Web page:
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Best uses

Great for use in containers and rockeries. It can also look lovely around the edges of beds and borders.

Physical characteristics

A compact little evergreen perennial growing to 0.2m tall and 0.2m wide.

Flowers and foliage

Small single, pure white, fragrant flowers are produced from mid-summer to early autumn. Foliage is silvery grey, narrow and pointed.

Preferred site

Prefers full sun and well-drained soil.

Preparation for planting

With suitable preparation and care, perennials will grow and flower well year after year. They benefit from a weed-free, well-drained, alkaline soil rich in organic material. Prepare the planting site when soil is moist and easily worked after the first rains in autumn. Remove all perennial weeds and incorporate bark, compost or other organic material. On heavy soils raise the level of beds and borders with extra topsoil and coarse pumice or sand. Plant when the soil is moist and warm in autumn or early spring so that a good root system develops to support vigorous new growth. Planting too closely leads to spindly growth, poor flowering and eventual decline. In a border, plants should just touch each other to create a full effect without overcrowding.

Always choose healthy well-grown plants. Before planting ensure the root ball is saturated and remove the planter bag or pot with minimal root disturbance. Trim any broken roots and plant at the same level as in the container. Dig a hole twice the diameter of the root ball and firm in and water once planted. Make sure plants are watered well until established if planting in a drier period. Plant with some general slow-release fertiliser and then every spring apply an organic-based fertiliser such as blood and bone at a handful per square metre as new growth begins. Mulch with bark or similar material in spring to conserve moisture. Control slugs and snails to prevent damage to tender young shoots.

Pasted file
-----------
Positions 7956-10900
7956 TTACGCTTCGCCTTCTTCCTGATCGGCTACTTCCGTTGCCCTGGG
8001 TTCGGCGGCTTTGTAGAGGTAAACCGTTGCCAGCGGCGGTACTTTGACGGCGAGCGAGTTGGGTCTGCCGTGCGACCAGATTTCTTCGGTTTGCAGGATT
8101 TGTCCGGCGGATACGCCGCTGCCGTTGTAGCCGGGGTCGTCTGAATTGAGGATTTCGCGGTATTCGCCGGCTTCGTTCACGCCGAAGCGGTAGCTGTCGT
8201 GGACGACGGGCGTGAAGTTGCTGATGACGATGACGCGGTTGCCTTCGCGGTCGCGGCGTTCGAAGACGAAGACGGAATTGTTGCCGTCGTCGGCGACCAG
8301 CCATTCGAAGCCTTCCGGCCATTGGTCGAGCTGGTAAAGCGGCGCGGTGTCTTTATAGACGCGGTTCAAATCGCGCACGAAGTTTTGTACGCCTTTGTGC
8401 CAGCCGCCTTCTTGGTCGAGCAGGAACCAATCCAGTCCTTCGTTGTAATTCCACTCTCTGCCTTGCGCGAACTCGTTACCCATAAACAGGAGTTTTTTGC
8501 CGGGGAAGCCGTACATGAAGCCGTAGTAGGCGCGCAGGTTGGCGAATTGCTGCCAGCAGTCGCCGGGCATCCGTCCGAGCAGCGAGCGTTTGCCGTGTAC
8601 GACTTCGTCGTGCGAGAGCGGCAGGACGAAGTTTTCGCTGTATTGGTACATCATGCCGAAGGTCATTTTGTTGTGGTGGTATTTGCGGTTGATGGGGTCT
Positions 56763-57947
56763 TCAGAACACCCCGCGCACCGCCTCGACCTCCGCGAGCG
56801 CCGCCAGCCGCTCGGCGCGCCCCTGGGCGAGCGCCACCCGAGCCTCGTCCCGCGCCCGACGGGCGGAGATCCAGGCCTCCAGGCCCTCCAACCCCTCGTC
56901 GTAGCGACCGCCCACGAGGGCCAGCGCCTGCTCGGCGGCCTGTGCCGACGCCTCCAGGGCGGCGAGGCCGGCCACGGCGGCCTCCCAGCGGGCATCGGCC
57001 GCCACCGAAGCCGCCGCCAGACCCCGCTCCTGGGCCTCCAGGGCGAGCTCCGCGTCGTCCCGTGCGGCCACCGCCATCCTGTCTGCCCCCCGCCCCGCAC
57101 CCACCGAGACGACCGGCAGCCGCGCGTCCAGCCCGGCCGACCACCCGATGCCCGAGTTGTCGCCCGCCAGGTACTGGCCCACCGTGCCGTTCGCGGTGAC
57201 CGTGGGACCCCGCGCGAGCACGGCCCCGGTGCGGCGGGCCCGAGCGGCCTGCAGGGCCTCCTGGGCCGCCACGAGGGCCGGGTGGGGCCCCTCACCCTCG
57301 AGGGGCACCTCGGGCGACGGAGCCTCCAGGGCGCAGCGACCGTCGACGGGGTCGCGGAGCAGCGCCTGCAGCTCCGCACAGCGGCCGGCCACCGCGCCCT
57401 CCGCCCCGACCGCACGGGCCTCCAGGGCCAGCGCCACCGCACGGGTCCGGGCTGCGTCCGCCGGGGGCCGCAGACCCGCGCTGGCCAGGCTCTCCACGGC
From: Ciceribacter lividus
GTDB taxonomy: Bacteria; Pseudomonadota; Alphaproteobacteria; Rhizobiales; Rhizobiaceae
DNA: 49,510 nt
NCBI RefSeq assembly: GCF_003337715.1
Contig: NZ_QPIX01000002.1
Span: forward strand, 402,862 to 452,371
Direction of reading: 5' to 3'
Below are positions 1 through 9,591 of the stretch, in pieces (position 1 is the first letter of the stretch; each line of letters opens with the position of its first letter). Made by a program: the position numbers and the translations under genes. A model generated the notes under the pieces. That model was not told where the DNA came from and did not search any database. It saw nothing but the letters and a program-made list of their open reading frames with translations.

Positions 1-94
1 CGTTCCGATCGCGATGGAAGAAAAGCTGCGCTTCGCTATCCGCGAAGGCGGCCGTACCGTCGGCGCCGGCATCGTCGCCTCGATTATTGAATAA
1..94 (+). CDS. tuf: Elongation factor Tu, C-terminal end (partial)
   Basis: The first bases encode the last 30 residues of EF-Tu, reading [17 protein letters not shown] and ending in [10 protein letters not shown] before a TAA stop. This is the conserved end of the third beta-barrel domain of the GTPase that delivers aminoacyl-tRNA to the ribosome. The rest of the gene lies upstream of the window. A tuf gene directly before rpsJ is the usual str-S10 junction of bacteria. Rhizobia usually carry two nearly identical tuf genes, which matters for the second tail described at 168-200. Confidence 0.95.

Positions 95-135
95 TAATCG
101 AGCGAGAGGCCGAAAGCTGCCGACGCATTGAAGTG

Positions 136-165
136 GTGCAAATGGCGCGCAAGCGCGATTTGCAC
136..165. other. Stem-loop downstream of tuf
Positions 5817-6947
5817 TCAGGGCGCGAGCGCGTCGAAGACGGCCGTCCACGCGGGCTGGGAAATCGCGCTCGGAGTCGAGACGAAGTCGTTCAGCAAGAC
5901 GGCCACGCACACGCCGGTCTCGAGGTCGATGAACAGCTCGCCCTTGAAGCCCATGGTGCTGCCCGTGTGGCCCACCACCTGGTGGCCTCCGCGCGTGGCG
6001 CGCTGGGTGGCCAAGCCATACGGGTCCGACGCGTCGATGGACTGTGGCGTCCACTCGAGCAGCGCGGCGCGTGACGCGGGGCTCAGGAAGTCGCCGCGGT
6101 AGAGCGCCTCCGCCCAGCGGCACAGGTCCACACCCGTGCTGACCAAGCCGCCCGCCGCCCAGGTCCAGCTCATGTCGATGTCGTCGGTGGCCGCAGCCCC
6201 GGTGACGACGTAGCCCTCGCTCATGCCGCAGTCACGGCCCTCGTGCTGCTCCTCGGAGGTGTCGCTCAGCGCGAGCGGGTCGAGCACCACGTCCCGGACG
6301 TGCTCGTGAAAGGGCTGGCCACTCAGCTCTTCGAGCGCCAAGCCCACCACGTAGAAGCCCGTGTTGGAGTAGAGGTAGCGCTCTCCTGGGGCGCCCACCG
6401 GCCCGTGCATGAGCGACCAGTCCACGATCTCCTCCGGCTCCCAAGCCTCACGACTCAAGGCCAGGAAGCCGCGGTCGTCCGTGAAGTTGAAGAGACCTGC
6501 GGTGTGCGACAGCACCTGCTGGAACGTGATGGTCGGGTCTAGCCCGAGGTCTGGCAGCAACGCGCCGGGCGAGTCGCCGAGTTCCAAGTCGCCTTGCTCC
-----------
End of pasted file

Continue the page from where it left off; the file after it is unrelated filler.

Maintenance tips

Apply mulch annually to help suppress weeds and conserve moisture. Feed annually in spring with a balanced fertiliser such as blood and bone at a handful per square metre in spring as new growth begins. Deadhead after the flowers fade, this will prolong flowering and can be done with the aid of a pair of scissors or snips. Dianthus often need revitalising every couple of years. This is easily done by taking cuttings in spring. These can be easily rooted in a glass of water on your windowsill.

Pests and diseases

Slugs and snails may be a problem with soft new growth but rabbits will do the most damage and can chew off whole plants easily. Wet sites will make the plant susceptible to rot.

Location at Auckland Botanic Gardens